Pop a Blu-ray film into your Blu-ray drive, and MBP automatically loads the disc ready to play. This is where the Blu-ray experience differs from that seen by commercial BD players hardware and Windows software. 

Instead of being greeted by the disc’s fancy menu screen, which normally enables you to navigate straight to the main feature, or select a chapter or bonus content, you’re instead presented with a simple text-based interface.

MBP Katyn

No fancy Blu-ray Disc menu screens – just one still image from the film and a few generic text options are offered in the Navigation Panel

For some BD film titles, a still image from the film is rendered here too.

The app automatically selects the first title, usually the main film feature; but searching thereafter on a chapter basis can be a tortuous task.

Also tricky is simply finding the remaining disc content you’re looking for. Often the main film is repeated several times in the Titles listing, with just the timing information shown for you to ponder over the disc’s content.

MBP The Valley

Mac Blu-ray Player does not give any indication of each title's content. And why is the only main feature on the disc shown here three times, one with a different running time?

In windowed mode, a silver tray below the video picture gives basic playback controls – and we do mean basic. There’s play/pause, stop, and a pair of buttons for track skip.

Missing are any fast-forward/rewind controls, although you can jump back and forth in increments – 30 secs is default, adjustable in the app’s preferences. Even this is tricky to operate: we often found that clicking once on the jump button would cause the player to repeatedly skip forward, until we’d stopped it by clicking on the Play button again.

There is no slo-mo or frame-advance control. Sometimes the track skip buttons would fail to work at all after a few presses. 

Audio angst

Selecting audio tracks is a game of suck-it-and-see. There may be several audio tracks included with any BD film, such as DTS-HD Master Audio, Dolby TrueHD, DTS 5.1, Dolby Digital and PCM. Assuming all in the primary language, these will only be labelled English, English, English, English and English. And then there may be commentary, or audio description tracks, to fathom out.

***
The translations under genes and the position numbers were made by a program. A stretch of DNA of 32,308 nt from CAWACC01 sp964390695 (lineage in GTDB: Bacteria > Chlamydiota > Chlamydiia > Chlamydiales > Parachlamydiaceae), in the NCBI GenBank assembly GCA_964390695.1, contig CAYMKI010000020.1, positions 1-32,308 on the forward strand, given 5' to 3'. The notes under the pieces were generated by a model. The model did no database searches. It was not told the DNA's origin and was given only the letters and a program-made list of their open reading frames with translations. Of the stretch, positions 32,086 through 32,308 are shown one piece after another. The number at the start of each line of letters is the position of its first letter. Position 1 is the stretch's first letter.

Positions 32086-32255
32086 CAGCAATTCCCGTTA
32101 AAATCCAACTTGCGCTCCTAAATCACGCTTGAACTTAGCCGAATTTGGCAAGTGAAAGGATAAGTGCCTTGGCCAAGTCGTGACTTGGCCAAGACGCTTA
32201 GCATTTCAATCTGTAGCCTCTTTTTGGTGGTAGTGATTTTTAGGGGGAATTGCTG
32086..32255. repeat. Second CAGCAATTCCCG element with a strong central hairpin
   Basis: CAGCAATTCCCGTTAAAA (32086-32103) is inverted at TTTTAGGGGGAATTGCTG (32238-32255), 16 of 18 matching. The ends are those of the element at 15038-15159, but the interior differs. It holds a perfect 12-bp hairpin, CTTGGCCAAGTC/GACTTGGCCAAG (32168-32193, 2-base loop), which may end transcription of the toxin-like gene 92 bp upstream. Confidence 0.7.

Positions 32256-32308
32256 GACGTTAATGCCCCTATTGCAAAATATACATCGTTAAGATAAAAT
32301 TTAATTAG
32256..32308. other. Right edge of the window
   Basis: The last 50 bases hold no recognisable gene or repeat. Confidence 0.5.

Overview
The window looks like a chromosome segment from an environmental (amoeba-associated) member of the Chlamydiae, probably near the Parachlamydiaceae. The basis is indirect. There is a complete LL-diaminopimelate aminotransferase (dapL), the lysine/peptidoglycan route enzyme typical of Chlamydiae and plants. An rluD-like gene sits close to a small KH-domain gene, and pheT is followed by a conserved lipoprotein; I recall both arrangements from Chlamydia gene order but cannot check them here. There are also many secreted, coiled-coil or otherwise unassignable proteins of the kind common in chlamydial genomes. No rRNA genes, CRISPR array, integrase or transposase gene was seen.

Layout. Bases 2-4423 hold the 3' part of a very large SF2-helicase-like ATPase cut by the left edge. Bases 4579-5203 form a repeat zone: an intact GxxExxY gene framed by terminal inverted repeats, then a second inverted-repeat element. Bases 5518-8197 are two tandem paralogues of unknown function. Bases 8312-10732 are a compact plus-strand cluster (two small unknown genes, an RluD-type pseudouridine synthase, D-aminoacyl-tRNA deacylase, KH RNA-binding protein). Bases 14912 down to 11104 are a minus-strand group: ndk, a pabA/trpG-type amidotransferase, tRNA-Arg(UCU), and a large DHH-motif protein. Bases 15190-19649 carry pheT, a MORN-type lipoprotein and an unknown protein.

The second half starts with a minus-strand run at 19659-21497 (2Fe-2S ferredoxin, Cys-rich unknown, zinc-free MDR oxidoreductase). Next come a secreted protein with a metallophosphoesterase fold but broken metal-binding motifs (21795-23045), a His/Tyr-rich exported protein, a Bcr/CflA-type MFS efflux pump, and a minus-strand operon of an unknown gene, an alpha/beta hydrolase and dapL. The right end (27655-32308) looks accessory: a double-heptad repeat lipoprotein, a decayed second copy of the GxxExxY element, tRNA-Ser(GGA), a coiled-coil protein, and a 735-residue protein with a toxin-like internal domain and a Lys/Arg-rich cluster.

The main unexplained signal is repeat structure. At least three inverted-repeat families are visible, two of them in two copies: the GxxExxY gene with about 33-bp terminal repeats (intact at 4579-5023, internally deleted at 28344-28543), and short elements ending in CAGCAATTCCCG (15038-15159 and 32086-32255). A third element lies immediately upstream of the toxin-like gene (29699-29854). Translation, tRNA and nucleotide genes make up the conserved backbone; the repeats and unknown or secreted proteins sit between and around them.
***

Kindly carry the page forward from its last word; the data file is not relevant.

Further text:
None of the metadata about video or audio tracks is available to see, unlike VLC which can sometimes display such useful information.

Volume control can be activated by the scroll function of a mouse. In the case of the Apple Magic Mouse, we found this could be set off all too easily by a casual brush of the hand. And curiously, to make matters more confusing, the volume works upside down, so that stroking down the mouse puts the volume up.

App stability could be improved. It would quit unexpectedly on occasion. Or lock up when asked to play a track it rather wouldn’t, such as a short trailer offered as a nameless number in the Title listing.

MBP Gnomeo

Based on VLC, like that open-source video player Mac Blu-ray Player can play all manner of MPEG, AVI and MKV files, including subtitles in Matroshka archives

Deinterlacing is also available, handy for recordings of off-air broadcast TV. 

When it is playing an HD movie, there’s no escaping the great quality of the picture. In our tests, lipsync was always correct and there were no visual artefacts from the video stream. The formidable image quality can almost make you forget the app's many idiosyncrasies, and we only hope that usability will improve with time.

Macgo Mac Blu-ray Player: Specs

  • Intel Mac
  • BD-ROM drive
  • 2.4GHz Intel Core 2 Duo processor or better
  • OS X 10.5
  • internet connection to update DRM keys
  • Intel Mac
  • BD-ROM drive
  • 2.4GHz Intel Core 2 Duo processor or better
  • OS X 10.5
  • internet connection to update DRM keys


If your aim is to play Blu-ray Discs on your Mac, Macgo’s Mac Blu-ray Player will certainly do the job. It’s the first commercial solution for playing full high-definition BD video on the Macintosh, for which it should be applauded. But without buying into a licence from the AACS-LA, Macgo is working with reverse-engineered tools devised by the open-source community, and thus far cannot give the full BD film experience. You can get a similar setup to this app, at no cost, by ripping the BD first and playing with VLC. But if you would prefer to play BD live from disc on your Mac, this elementary app is not just the best; it’s the only solution available today.